Make room in the interposer

One of the critical questions is where the fluid should flow. The chamber or passages through which it goes act as a heat sink, with the fluid being recycled off-chip through some other heat exchanger. One option is to place this heat sink in the interposer. By doing this, you don’t have to worry about the chips themselves; you handle the cooling in the custom interposer you had to create anyway while relying on standard, off-the-shelf ICs.

Figure_1.png 

Problem is, in order to do that, you need a thick interposer. And that makes it hard to put in through-interposer-vias that will go through to the bottom (whether the interposer is silicon or glass). If cooling will happen in the interposer, then a better way is needed of building those interposer vias.

Their idea was to build the vias in a polymer instead of silicon (or glass). They took a wafer and etched out a well, putting an oxide etch-stop at the bottom and a copper seed layer above that. They then filled the well with SU-8, which is an epoxy-based photoresist.

They were then able to pattern and etch the vias in the SU-8, electroplating to fill the vias with copper, grinding away the back of the wafer, and metallizing the top and bottom of the vias. Because they were simply trying to assess the quality of the vias, so they set up connections for 2-port measurements.

Figure_2.png 

Their measurements showed 78% less insertion loss than oxide/silicon vias, making this an option for higher-performance vias in a thick interposer.

Fluidic microbumps

The next issue they addressed deals with heat sinks in the chips instead of the interposer – but with the interposer being used to deliver the fluid. In other words, the fluid would have to get from the interposer to the chip and then back again.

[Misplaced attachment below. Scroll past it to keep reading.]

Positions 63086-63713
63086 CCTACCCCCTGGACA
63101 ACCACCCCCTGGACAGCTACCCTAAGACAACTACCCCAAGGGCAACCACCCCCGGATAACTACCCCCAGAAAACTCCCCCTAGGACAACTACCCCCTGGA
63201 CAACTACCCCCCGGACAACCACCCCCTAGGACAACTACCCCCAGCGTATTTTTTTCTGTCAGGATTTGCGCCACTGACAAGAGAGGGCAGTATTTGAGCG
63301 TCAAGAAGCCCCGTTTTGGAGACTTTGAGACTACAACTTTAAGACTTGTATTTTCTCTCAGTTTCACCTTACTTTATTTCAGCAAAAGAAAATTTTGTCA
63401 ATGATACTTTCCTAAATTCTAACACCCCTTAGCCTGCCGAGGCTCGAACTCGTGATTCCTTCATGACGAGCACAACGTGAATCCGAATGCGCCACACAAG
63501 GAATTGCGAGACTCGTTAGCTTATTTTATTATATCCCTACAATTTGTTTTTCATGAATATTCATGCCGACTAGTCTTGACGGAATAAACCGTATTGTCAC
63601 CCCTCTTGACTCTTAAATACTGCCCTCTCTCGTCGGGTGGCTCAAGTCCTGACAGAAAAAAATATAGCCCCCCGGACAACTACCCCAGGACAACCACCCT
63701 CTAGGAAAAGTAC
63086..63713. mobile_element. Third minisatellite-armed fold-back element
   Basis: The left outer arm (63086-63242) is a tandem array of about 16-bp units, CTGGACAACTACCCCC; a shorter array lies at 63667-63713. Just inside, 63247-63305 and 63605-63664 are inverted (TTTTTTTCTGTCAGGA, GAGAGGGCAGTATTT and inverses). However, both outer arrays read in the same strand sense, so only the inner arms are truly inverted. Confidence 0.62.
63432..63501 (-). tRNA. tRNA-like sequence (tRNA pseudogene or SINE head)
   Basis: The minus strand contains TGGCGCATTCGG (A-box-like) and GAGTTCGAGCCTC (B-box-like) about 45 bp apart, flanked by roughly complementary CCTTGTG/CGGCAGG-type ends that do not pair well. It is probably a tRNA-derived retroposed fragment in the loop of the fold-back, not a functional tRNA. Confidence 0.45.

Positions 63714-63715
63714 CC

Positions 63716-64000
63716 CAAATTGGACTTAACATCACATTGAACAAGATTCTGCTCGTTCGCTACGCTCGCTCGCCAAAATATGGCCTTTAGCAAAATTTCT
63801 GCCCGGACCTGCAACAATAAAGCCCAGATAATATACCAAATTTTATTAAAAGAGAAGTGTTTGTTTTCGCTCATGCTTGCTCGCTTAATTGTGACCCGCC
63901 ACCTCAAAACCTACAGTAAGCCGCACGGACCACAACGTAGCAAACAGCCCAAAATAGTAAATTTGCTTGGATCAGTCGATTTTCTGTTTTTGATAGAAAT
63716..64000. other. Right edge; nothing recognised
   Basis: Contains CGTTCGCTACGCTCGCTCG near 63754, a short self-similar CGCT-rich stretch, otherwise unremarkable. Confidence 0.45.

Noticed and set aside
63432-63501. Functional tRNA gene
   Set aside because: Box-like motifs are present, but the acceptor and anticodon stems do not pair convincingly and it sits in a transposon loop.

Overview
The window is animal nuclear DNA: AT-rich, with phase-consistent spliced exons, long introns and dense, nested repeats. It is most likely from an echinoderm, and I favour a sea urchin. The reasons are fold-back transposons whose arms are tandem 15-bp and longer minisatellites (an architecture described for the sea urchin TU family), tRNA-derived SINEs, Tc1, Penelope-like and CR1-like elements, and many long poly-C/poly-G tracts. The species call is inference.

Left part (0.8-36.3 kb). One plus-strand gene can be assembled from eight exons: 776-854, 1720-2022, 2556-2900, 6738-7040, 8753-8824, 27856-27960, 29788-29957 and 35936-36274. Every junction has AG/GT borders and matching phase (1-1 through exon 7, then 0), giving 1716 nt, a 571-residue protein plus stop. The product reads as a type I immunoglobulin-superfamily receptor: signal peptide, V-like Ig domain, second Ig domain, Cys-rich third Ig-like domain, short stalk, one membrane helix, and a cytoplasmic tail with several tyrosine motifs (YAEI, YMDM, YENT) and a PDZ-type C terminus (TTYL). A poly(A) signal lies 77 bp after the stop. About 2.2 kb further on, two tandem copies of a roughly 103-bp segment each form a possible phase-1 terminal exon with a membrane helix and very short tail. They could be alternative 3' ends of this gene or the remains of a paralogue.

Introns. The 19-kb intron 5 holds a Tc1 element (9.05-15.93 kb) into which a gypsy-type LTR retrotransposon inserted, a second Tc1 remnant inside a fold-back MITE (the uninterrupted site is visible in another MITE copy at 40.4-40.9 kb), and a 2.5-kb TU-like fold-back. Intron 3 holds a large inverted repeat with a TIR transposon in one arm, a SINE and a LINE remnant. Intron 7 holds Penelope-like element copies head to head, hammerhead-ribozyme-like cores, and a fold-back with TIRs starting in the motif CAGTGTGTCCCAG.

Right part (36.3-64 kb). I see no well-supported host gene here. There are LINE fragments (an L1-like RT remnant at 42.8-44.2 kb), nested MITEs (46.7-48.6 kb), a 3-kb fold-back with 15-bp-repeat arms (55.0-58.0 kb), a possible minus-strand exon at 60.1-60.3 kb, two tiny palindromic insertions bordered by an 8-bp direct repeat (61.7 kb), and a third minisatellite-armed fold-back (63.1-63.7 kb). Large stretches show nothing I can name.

To handle this chip-to-chip-like flow, they came up with fluidic microbumps: annular bumps with a via through them. The critical part is that the fluid can’t escape at this interface. A leaky fluidic microbump would be as effective as a leaky radiator in a car.

To prove this out, they also needed to create a “chip” with a fluidic heat sink. They did this by patterning and etching into the chip backside of the wafer to create a forest of “pins.” This becomes a space wherein the liquid can flow, with the pins providing lots of surface area for exchanging heat. They can seal the space off with a glass cover, keeping the liquid contained within the pin forest.

Figure_3.png 

From this they proved out no leaks and good fluid flow. So this provides a way for a chip to exchange cooling liquid with an interposer – or with another chip, in a 3D stack.

Figure_4.png 

Coupling between Processor and Memory

Next they tackled the problem of thermal crosstalk. Even with fluidic cooling, crosstalk can still be a problem if there’s a single fluid circuit, moving the hot liquid through (or under) cooler chips. So one conceptual solution is to use separate interposer heat sinks for each chip.